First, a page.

Hong Kong is a great city to set stories in – it has an energy, a sense of order and a sense of chaos, that lends itself to stories. Look at how many films have used its unique settings to good effect. I hope my admiration for the place shines through and that perhaps the stories will open your eyes to what the city state is: diverse, exciting, full of promise and possibilities.

To Teachers

This collection of stories should appeal to young Asian readers as the characters and settings are (except in one case) all centred on Hong Kong. The English language content is challenging without being too obscure and is more accessible than much of the prescribed literature study on the exam lists. There are also serious issues addressed among the stories: modern slavery, the impact of technology on our lives, fears for the future of our security. Two of the stories are in play form and so should be useful for group/paired reading in class. I hope you will find the stories useful and they will lend themselves to interested reading and engaged responses to the texts.

To Parents

You can’t underestimate how important reading stories is in the development of language acquisition and intellectual development for your children. It has a dimension – a strength – that straight language learning cannot have. Learning words and parts of speech and sentence construction is only a small part of language. Engaging the imagination and finding language to express the ideas there, works on a different level of learning. There is also the bonus of working with idiomatic language – the everyday language – that offers a more’natural’ tone to English expression. The other great hing about stories is that they carry the reader into another world (however frightening or challenging or amusing that might be). The reader can experience things – extremes – in a safe way. When things get too scary, the book can always be closed. Reading stories is so rewarding. As Einstein said:’If you want your children to be intelligent, read them stories. If you want them to be very intelligent, read them more stories.’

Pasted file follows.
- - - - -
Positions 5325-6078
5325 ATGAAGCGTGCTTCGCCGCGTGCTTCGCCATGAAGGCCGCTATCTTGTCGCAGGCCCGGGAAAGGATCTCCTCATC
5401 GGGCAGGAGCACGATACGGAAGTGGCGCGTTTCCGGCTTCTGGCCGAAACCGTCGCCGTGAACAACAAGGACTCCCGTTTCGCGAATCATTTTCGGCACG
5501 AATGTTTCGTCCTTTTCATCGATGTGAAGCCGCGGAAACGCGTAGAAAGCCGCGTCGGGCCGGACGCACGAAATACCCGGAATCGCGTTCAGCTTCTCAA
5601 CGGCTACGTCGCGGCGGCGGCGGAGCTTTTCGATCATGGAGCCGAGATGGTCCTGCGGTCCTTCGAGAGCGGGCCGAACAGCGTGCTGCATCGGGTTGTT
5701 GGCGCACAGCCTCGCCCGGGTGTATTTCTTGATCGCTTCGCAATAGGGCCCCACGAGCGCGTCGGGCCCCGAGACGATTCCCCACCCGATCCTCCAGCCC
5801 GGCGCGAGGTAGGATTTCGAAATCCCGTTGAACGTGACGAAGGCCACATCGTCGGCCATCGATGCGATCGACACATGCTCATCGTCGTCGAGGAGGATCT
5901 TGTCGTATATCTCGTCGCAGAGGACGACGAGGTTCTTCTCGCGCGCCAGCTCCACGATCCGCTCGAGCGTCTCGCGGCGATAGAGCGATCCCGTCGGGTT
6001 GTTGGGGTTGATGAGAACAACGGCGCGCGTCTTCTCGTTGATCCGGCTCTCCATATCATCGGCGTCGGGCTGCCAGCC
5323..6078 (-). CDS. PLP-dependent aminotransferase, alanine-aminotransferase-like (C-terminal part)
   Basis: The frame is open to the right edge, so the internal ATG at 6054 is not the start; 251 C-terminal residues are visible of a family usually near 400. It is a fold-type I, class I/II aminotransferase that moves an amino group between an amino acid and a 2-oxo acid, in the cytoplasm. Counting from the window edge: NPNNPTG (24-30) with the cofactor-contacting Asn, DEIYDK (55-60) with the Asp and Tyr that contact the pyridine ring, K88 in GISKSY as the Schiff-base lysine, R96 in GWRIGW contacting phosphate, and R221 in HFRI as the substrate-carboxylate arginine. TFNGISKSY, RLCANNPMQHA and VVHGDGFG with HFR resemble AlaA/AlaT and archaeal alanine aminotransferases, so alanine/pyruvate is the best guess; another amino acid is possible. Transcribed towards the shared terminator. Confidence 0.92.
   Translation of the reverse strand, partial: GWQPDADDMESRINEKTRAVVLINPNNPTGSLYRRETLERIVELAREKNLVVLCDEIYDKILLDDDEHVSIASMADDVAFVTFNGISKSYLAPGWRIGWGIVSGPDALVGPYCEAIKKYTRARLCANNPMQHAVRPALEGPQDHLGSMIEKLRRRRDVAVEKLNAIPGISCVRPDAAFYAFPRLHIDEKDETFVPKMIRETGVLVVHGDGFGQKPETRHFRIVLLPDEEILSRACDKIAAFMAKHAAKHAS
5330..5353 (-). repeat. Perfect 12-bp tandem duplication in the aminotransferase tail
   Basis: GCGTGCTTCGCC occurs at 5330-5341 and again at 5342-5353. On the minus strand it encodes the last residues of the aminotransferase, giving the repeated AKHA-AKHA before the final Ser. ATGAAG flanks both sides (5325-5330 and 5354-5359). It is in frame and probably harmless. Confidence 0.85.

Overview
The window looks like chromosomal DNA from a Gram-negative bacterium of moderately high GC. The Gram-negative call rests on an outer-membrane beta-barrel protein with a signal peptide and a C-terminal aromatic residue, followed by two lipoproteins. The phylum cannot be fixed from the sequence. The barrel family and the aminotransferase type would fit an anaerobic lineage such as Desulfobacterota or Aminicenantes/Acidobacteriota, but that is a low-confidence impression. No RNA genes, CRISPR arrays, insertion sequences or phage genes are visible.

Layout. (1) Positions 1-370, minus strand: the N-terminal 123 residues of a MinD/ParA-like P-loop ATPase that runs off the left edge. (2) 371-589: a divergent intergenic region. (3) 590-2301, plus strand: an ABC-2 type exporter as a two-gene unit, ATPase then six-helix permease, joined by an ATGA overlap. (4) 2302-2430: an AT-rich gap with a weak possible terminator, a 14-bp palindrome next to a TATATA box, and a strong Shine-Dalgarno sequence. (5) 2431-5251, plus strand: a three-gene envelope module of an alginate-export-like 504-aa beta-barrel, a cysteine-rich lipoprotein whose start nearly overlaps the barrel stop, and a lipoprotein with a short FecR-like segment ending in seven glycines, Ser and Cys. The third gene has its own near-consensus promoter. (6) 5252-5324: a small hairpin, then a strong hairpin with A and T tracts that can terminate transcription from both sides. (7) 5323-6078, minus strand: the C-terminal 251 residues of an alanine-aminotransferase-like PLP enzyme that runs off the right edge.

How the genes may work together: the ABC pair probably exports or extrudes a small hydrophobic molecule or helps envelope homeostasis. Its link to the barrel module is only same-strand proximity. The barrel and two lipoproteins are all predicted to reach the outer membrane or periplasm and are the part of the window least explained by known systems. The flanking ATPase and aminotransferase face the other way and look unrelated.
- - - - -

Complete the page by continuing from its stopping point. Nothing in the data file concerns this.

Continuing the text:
Who can dispute Einstein on this?

A few tips on parental reading guidance (I write as a parent and a grandparent):

Read what your children read. Get to know what they like and why they might like it (even if you don’t!)

Read with them and to them. Even teens like having stories read to them.

Talk to them about what they’re reading. Get them to predict what they think the ending will be. How would the story be different if…

Encourage them to keep a record of all their reading – a journal or diary.

Encourage them to write in response to the stories.

Find other ways for them to respond to the stories. Drawings. Diagrams. Speech bubbles. Thought bubbles.

Make a video. Anything is possible.

Be good role models. Read yourselves so your children see it as an important activity.

Good luck! Happy reading!

Introduction

Day Zero

First Day at School

Be Careful What You Wish for

Auto Message

End of Term

Home for Dinner

Doppelganger – the Double

World Book Day

The Curse

The Pickers

Woofa the Dog

Thirteen Candles


本網站建議瀏覽環境: Chrome/Firefox/Internet Explorer 9.0+; 屏幕解像度1024x768或以上
©1999-2019 商務印書館(香港)網上書店有限公司 版權所有
放入暫存架